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Per Newton's Third Law of Physics (action-reaction of forces) and Engineering Mechanics (Statics-Principle of' Transmissibility), the loading of multiple tensile samples in series produces valid test conditions as long as the following constraints are observed:

A) Tensile test samples are of the same or similar Notched Ultimate Tensile Strength. All known hydrogen embrittlement notch tensile test loading is governed by ASTM E-8, which requires a loading accuracy of +/- 1%. Therefore, valid series loading of test samples can occur with different sample lots of varying notch tensile strengths of 2% maximum spread.

B) Axial alignment is maintained. ASTM E-1012 requirements for axial alignment are utilized for verification.

C) Compression, shear, and torsional loads are zero.

Check and Balance: Traditionally, when test failures occur, testing validity is reviewed.

I) Are the samples embrittled?
2) Are the test samples defective?
3) Is the test machine accurate?

Series loading of multiple test samples can actually enhance the accuracy of the test data. This is because if failures occur in one process and not another this demonstrates that:

* Actual sample bar lot anomalies are moot. i.e.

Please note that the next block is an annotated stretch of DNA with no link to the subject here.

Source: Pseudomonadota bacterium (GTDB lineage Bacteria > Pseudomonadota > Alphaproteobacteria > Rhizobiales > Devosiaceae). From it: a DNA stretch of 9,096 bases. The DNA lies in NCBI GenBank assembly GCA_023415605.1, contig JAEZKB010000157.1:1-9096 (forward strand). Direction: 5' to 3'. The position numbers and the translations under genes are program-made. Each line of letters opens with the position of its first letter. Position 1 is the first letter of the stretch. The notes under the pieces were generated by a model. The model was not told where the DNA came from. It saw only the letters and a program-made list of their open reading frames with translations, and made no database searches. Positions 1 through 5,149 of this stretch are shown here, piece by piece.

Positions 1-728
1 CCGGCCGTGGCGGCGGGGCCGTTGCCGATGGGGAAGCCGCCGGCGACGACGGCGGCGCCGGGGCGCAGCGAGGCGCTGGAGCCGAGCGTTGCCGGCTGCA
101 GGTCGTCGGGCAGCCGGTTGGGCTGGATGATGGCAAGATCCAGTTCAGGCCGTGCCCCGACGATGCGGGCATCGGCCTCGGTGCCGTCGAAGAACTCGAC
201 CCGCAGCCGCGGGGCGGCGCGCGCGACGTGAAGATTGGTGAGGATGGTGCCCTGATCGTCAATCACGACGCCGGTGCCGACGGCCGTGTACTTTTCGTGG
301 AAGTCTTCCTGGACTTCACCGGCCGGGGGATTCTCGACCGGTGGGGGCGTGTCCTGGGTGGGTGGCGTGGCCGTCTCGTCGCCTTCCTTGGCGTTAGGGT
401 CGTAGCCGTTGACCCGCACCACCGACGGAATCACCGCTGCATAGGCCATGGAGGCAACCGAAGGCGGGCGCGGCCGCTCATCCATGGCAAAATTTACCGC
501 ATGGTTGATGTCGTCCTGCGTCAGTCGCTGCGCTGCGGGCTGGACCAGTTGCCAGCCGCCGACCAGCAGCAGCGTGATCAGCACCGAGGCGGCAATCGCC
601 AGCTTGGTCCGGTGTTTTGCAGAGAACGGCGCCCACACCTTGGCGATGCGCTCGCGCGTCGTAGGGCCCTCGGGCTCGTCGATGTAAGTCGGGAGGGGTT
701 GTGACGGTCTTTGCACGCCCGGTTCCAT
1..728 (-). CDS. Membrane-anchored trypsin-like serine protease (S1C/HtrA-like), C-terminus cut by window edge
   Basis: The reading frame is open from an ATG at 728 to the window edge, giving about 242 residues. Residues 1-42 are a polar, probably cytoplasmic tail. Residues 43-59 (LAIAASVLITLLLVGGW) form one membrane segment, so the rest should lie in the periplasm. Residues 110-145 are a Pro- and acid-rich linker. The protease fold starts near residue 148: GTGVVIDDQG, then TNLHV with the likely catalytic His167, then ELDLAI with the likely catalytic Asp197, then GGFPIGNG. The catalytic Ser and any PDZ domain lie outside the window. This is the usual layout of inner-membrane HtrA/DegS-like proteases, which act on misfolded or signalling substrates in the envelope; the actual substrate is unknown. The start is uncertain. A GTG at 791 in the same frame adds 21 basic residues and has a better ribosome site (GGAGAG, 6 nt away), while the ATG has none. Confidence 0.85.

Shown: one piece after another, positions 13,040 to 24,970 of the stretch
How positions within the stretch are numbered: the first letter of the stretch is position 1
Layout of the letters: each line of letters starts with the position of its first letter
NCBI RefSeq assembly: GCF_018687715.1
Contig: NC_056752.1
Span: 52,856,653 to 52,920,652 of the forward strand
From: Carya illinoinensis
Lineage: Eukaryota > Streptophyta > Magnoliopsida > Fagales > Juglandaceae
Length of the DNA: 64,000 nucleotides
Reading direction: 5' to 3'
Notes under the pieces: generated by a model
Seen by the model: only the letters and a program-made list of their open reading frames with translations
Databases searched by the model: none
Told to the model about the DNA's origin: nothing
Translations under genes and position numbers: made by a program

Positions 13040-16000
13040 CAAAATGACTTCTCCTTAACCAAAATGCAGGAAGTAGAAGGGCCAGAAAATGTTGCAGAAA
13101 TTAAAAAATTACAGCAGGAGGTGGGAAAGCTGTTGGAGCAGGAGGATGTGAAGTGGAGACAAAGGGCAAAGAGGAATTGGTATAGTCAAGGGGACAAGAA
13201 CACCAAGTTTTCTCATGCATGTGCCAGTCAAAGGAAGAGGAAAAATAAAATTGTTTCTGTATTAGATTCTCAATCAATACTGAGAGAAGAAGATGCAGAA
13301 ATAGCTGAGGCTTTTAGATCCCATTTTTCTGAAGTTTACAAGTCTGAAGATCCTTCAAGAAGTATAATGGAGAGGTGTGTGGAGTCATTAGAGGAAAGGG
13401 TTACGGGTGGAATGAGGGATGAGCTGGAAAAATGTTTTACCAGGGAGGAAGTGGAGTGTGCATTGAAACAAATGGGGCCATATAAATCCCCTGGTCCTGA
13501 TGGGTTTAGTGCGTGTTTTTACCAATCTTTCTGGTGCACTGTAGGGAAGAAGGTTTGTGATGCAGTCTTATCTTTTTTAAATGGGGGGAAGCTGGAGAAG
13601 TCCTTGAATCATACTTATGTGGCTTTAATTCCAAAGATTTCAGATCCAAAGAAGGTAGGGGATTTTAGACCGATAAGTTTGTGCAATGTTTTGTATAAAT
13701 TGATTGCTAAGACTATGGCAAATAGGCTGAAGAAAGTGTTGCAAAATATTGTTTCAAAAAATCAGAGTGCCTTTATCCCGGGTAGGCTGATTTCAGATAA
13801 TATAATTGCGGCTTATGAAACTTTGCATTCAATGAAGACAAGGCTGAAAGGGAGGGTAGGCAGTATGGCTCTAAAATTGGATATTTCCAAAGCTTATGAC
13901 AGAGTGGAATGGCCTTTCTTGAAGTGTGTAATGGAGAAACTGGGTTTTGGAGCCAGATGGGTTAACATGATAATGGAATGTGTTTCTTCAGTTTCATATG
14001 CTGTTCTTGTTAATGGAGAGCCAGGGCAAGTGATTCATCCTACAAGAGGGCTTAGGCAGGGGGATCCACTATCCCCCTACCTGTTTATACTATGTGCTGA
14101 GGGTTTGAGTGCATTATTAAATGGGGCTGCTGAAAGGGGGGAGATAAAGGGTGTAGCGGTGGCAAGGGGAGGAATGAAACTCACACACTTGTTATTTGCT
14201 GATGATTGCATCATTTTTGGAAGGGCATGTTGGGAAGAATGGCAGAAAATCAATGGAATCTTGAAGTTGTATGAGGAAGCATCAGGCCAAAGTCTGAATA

- sample bar anomalies would show up in all plating processes
* A testing machine problem would cause failures in different plating process samples.

The above data applies only to traditional sustained load hydrogen embrittlement tests. Tests based on constant displacement do not produce a constant load, and do not follow the Principle of Transmissibilitv as referenced above. Examples of non-valid constant displacement embrittlement tests are 1) bend tests using linear torque application (full ring, C-ring, or square bar) 2) tensile tests using displacement monitoring - hold features.

3.2. Principle of Transmissibility. Equivalent Forces. The principle of transmissibility states that the conditions of equilibrium or of motion of a rigid body will remain unchanged if a force F acting at a given point of the rigid body is replaced by a force F' of the same magnitude and same direction, but acting at a different point, provided that the two forces have the same line of action (Fig. 3.3). The two forces F and F' have the same effect on the rigid body and are said to be equivalent.

From "Vector Mechanics for Engineers - STATICS & DYNAMICS By Beer & Johnson Jr. copyright McGraw Hill 1972 used by permission"

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